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Frequently Asked Questions (FAQ)
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AnswerIn the current standards, fasteners or connections are always designed in one plane only. The reason for this is that the designs for shear etc. can only be analyzed in the 2D plane. The hole design, for example, is not possible for a failure from the plane.Since internal forces in v y and v z can always occur in a three-dimensional calculation, it has been proven in practice to allow a small proportion of internal forces in secondary direction and not fully utilize the connection. However, if the ratio of shear force in secondary direction is too high, a detailed analysis with an FE simulation might be necessary.
The easiest way to find the internal forces at these nodes is to print the pictures of members into the printout report.
If this solution is not an option, you can also find the values in the result table 4.1 in the printout report. Since the extreme values are only activated by default, it is still necessary to activate nodal values in the selection.
It is usually not reasonable to include the internal forces of all member in the printout report. Therefore, you can only select the members that are relevant to you.
RF-JOINTS performs an idealized design of a steel connection according to the standard, which cannot be easily compared with an exact FE calculation.
Thus, the following conditions must be met:
- Consideration or exclusion of friction/compression/tension within the contact solid (tab 'Solid') as well as for the bolts modelled subsequently
- Consideration of internal forces and deformations within the subsequently modelled end plates or similar, which causes redistribution of bolt forces in the FE calculation (in contrast to the idealized design in RF‑JOINTS)
This can be corrected by rigid connection objects, for example (an end plate as a rigid surface).
- Uniform load introduction into the FE model, for example, by using rigid members or rigid surfaces as described in the article 'FEM Modeling Approaches of Rigid Connections'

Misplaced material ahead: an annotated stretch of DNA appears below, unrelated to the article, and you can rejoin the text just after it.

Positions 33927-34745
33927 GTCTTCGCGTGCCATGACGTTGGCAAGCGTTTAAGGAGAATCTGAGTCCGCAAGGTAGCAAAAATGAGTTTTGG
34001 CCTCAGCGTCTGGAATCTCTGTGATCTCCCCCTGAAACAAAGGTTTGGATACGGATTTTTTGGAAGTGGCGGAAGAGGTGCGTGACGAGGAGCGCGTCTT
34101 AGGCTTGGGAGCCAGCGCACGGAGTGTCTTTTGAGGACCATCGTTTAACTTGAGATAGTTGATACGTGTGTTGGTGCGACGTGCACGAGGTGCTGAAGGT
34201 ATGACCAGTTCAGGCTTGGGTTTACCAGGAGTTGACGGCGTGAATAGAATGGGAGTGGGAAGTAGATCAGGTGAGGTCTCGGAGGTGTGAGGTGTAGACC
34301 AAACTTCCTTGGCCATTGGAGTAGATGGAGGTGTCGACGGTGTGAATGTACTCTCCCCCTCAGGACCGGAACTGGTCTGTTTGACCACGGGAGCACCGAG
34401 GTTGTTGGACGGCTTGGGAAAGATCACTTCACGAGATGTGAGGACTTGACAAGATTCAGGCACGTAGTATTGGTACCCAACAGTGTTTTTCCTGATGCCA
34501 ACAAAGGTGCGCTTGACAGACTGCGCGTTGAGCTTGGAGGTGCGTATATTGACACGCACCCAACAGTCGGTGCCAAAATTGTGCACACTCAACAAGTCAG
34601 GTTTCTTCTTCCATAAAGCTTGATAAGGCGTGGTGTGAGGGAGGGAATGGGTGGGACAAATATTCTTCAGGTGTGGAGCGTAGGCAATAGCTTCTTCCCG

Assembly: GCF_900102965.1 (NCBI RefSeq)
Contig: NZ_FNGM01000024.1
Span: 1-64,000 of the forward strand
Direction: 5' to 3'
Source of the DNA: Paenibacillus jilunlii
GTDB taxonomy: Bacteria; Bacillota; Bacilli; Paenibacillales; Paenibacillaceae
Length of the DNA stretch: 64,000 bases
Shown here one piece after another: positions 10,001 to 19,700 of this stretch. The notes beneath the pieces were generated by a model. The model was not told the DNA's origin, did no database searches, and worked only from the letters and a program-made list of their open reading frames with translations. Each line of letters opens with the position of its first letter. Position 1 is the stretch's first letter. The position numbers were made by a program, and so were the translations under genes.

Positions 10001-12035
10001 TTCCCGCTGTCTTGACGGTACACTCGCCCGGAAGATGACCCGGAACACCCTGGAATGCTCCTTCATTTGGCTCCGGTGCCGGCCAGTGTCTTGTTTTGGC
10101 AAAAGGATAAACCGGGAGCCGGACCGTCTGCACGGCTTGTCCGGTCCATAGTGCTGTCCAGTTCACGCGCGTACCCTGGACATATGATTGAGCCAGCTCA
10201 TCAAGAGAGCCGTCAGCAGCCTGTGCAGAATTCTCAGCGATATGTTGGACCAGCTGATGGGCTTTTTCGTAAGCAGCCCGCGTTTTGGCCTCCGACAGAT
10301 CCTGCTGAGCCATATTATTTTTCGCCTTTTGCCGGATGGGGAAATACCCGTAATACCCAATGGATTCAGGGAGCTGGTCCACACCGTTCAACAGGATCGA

In the RF-JOINTS add-on module, you can export the resulting graphics as DXF files. The corresponding button is located below the graphic in window 4.1 (see Figure 01).
After opening the corresponding function, the Windows dialog box "Save As" appears where you can define the name and file path of the DXF file.
RF-/JOINTS is divided into several joint groups. Each of these joint groups requires a separate licence key. If RF-/JOINTS detects a key, the joint group is marked with a green circle (see Figure).
In your case, you have probably selected a joint group that is not licenced. Therefore, please set the joint group that you have purchased. The message about the demo version should then disappear.
DSTV is used to compare existing internal forces with the allowable values of the German guideline DSTV so that you can determine the required joint from typified connections. On the contrary, END‑PLATE is used to recalculate the entire connection.
The connections in END‑PLATE can be extended on both sides and four bolt rows are also possible.
DSTV includes not only bending-resistant end-plates but also hinged end-plate and angle connections.
Thus, the main differences are:
In addition to the rolled sections (I, IPE, HE‑A, HE‑B, HE‑M), the END‑PLATE add-on module allowsw for design of any monosymmetric I-section with axial force (IS- and IU‑sections). In contrast, the DSTV guideline gives only values for the common rolled sections (IPE, HE‑A, HE‑B, HE‑M) and the values calculated are allowed only for bending with shear force, which means that the axial force is not considered in the DSTV guideline.
To design a HD‑section on end-plates, for example, you can use END‑PLATE and replace the HD‑section by an IS-section.
In the case of IS‑sections, you can graphically select the dimensions of the HD‑section. Thus, this IS‑section has the same stiffnesses and can be designed in END‑PLATE.
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